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Conservatory Subsidence

(July 3, 2024)

Is Your Conservatory Sinking? What Are the Causes & What Can You Do About it?

Subsidence is a structural issue that, typically, affects domestic houses and commercial properties. However, where we only ever hear of instances of subsidence on larger scales, we often forget that other aspects of our homes can be affected by the same issue. From outbuildings and conservatories to garages and extensions, if the foundations have failed as a result of soil movement, subsidence will make itself known. 

Whether those signs appear slowly or in quick time, it will soon become obvious if your conservatory is sinking. So, why is your conservatory subsiding, what are the signs and how can it be fixed? Let’s take a closer look into the issue of conservatory subsidence and conservatory underpinning.


What is subsidence?

Subsidence can happen to almost any building, under the right conditions. It involves the movement of the ground that sits underneath the foundations, causing the foundations to shift along with the moving soil.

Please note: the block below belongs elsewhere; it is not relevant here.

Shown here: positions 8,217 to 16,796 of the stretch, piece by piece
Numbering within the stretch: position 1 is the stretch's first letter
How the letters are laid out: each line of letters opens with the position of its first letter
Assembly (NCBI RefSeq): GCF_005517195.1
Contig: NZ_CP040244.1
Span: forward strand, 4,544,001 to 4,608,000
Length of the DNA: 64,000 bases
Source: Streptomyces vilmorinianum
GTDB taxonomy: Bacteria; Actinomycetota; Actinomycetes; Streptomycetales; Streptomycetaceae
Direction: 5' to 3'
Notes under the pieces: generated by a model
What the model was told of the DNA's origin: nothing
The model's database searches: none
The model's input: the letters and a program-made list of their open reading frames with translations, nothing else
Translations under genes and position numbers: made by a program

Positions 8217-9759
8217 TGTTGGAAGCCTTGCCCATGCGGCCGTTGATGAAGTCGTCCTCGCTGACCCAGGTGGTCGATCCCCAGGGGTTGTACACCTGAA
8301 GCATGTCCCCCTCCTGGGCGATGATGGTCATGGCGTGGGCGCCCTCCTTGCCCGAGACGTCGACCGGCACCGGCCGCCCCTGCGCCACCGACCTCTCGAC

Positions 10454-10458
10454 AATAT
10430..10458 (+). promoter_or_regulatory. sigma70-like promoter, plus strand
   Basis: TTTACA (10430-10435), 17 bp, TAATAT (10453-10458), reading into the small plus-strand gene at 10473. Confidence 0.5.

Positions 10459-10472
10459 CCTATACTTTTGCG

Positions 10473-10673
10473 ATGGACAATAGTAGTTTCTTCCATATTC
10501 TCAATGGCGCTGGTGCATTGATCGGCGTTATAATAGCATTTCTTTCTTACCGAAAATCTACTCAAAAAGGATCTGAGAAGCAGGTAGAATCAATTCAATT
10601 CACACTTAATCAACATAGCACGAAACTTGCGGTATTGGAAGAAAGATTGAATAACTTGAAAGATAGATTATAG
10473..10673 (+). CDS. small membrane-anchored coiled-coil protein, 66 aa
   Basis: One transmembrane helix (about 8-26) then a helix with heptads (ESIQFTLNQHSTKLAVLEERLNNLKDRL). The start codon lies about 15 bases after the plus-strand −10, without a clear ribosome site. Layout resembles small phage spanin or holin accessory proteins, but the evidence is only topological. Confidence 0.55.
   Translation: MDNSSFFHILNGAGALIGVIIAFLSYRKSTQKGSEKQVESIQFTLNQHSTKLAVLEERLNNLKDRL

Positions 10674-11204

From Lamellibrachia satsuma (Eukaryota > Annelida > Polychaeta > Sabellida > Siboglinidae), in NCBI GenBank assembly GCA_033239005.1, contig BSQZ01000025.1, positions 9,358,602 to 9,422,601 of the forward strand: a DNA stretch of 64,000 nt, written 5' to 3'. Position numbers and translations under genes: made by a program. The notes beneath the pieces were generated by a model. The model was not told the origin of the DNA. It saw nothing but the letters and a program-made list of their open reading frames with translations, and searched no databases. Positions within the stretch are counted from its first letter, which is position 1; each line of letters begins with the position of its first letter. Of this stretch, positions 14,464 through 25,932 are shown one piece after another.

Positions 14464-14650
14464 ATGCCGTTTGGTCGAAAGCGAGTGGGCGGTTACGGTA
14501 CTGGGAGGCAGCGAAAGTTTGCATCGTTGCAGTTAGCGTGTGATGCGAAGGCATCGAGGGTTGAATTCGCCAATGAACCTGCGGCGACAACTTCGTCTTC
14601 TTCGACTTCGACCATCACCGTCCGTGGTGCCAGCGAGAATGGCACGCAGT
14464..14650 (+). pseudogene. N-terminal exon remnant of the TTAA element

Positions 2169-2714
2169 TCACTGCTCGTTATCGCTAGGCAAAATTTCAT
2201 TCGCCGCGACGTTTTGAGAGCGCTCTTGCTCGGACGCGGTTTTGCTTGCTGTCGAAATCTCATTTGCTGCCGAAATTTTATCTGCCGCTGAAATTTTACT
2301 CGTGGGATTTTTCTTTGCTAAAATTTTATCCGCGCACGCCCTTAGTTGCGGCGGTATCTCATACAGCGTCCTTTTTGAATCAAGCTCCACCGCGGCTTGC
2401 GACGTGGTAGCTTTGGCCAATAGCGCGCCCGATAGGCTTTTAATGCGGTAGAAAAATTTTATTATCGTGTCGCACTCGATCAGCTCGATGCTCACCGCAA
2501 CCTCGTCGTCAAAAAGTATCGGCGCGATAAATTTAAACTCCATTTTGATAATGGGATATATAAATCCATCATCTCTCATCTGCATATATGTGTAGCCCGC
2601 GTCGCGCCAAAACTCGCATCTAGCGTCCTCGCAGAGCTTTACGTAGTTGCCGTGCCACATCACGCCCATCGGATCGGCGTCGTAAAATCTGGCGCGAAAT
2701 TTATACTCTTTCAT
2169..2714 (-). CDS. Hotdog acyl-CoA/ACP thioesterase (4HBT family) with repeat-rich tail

This can compromise the structure that sits on top of the foundations, with detrimental consequences. It can cause catastrophic damage to the building itself, including considerable cracks that could, eventually, lead to parts of the structure falling off in severe cases. 

Subsidence is a serious structural issue that needs to be rectified by way of underpinning methods, and underpinning can be performed on a wide range of property types and sizes, from vast commercial buildings to small domestic conservatories.


What are the signs of a sinking conservatory?

The signs of a subsiding conservatory are much the same as the signs of a shrinking house. However, many homeowners are unaware of what subsidence is, until they come across the issue themselves. If you aren’t sure what the general signs of subsidence are, then don’t worry, because we’ll be detailing them below for you.